It was a modern, global version of neighbors helping neighbors put up the barn on the family farm.
Tragedies can and do (sometimes) bring people together in noble ventures. But not always.
Remember Hurricane Katrina? More than 1,400 people were killed; more than 200,000 homes were lost. The government response was tepid and incompetent -- not surprising under the "leadership" of President George W. Bush, but nevertheless "unAmerican" in its lack of caring for fellow citizens. We didn't help rebuild the "barn" in any organized sense of the word. We didn't tax ourselves to provide the resources required to generate the massive rebuilding effort that would have been worthy of the term "community." No, what resources we did expend we borrowed from the next generation, so we wouldn't have to burden ourselves with higher taxes. And more than five years later, the wounds are still inescapable.
According to the Los Angeles Times (10/19/10), more than 21 children have died so far in 2010 at the hands of the County foster family "system" -- adding to the 26 tragic deaths in 2009 and 18 in 2008. (That's if you believe the "system" is reporting accurately.) Small numbers, perhaps, by comparison with the number of children served, and not entirely the fault of lack of resources, as the primacy of "family unification" seems to be playing a role (at the expense of the children). Nevertheless, can we truly say we have successfully addressed the plight of those who, through no fault of their own, face life-threatening situations? I think not.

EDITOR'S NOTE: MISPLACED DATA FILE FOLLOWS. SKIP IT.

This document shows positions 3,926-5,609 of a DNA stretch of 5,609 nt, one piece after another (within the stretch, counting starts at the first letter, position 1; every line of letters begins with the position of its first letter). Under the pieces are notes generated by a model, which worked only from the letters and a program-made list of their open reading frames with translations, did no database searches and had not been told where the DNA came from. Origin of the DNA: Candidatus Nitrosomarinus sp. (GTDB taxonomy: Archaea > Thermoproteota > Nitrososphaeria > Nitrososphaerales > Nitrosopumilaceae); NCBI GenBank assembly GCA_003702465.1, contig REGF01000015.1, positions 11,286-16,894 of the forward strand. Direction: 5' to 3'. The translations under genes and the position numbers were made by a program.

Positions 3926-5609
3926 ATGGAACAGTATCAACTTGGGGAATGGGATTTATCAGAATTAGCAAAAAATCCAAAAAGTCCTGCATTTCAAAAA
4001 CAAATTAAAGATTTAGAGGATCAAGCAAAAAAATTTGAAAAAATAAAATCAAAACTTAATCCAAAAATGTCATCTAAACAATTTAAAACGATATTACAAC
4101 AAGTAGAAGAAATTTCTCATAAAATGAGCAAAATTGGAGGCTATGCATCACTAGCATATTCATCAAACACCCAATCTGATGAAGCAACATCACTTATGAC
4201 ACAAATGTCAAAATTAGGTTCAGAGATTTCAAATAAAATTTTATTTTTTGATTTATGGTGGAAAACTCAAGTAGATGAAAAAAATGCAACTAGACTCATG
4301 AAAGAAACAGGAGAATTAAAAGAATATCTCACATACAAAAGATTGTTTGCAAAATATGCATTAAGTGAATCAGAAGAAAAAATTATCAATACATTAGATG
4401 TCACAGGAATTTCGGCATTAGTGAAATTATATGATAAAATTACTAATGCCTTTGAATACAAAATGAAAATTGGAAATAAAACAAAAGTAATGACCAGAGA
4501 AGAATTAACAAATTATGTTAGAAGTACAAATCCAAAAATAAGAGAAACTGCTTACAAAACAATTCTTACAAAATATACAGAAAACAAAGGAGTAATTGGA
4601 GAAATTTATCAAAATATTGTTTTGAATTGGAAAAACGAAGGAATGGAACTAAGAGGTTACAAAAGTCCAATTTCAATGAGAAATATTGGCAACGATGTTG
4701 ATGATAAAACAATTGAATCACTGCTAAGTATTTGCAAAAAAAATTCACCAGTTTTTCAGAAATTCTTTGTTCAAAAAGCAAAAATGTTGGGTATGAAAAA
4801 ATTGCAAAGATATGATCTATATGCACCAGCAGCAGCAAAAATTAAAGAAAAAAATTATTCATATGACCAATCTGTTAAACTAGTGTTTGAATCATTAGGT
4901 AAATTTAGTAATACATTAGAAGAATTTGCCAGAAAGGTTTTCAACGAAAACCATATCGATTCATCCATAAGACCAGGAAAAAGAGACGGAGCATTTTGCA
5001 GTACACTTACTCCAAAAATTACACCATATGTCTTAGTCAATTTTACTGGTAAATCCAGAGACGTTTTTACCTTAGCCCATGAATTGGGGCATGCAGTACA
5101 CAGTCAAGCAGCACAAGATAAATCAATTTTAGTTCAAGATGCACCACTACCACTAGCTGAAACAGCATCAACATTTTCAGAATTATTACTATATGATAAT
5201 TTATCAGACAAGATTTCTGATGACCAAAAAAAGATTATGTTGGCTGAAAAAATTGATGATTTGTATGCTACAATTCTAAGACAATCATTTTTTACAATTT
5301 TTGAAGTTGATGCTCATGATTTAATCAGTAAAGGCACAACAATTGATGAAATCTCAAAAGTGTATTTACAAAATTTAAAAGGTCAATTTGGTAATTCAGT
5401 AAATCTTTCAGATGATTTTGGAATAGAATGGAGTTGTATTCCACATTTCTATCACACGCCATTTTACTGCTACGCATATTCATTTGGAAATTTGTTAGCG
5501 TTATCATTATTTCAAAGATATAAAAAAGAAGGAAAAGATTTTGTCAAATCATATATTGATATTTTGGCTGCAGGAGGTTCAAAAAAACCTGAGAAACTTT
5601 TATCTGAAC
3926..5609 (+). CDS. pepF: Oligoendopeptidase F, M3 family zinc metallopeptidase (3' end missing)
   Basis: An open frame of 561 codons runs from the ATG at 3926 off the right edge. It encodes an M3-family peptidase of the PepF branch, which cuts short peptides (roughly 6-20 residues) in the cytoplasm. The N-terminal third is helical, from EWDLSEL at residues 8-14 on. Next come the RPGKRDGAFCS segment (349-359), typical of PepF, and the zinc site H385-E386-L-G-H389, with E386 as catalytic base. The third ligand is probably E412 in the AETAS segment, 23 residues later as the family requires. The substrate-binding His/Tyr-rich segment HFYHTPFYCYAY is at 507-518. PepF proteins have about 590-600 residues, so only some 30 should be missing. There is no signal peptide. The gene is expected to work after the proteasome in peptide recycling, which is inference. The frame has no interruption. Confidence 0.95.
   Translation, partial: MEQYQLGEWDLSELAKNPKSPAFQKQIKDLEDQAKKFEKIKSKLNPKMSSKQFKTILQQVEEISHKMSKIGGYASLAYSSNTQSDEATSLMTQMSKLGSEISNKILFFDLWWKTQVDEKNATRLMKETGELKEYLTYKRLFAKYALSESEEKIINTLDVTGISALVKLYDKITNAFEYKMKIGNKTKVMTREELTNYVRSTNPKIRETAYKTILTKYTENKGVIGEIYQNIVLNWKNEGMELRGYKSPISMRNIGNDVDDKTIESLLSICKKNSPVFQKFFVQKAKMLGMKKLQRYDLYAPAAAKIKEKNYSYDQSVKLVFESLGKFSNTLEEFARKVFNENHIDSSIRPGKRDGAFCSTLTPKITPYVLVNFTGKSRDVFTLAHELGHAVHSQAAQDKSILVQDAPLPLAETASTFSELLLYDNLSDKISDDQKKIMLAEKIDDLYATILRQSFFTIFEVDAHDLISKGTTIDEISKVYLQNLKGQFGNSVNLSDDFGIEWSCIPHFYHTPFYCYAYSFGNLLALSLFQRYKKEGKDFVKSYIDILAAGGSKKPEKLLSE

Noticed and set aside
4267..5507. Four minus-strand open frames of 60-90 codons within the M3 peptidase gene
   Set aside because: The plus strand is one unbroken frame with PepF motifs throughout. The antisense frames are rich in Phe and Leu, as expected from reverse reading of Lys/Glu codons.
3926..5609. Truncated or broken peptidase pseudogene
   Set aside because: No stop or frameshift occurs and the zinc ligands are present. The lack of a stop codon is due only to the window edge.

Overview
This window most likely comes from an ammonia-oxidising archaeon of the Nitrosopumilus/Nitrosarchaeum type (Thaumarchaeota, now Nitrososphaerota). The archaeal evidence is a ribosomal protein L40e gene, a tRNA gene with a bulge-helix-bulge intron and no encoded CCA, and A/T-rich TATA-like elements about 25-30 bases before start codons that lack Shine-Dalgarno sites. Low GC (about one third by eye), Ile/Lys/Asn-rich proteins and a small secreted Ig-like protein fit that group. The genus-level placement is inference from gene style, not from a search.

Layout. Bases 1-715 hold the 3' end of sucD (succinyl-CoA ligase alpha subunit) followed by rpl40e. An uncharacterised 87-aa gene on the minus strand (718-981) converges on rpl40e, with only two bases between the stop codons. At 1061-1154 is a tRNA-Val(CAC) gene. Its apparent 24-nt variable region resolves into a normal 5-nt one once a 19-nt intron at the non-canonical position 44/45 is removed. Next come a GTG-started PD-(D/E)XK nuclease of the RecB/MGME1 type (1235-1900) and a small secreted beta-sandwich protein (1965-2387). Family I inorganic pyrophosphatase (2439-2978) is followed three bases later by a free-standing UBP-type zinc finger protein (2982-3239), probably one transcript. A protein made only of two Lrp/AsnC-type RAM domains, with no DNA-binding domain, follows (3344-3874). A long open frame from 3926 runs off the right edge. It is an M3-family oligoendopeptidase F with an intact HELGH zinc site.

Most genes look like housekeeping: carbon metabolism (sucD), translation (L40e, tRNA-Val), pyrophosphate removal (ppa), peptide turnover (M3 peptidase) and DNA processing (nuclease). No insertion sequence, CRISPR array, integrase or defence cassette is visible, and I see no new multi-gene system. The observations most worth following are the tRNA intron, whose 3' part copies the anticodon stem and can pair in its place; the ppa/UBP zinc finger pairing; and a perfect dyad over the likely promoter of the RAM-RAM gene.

Why is it that we sometimes respond to tragedy in a helpful, resourceful, and generous fashion, and other times we circle the wagons? I suspect it has to do with the perceived magnitude of the problem and the degree of sacrifice required to undertake a meaningful response.
Did it really require sacrifice for us to "care" about the 33 miners trapped in Chile? To the best of my knowledge, no American risked his life for the cause. It didn't cost anyone a cent. All we had to do was watch TV, read the paper, and hope that things would turn out OK.
In contrast, many of our other problems are both massive and personal. They are not easily resolved. They overwhelm the ability of the organism to respond in a manner that seems helpful but is not excessively painful, either psychologically or financially. They require time, effort, and resources -- in short, sacrifice. And that doesn't seem like something most Americans are prepared to do anymore.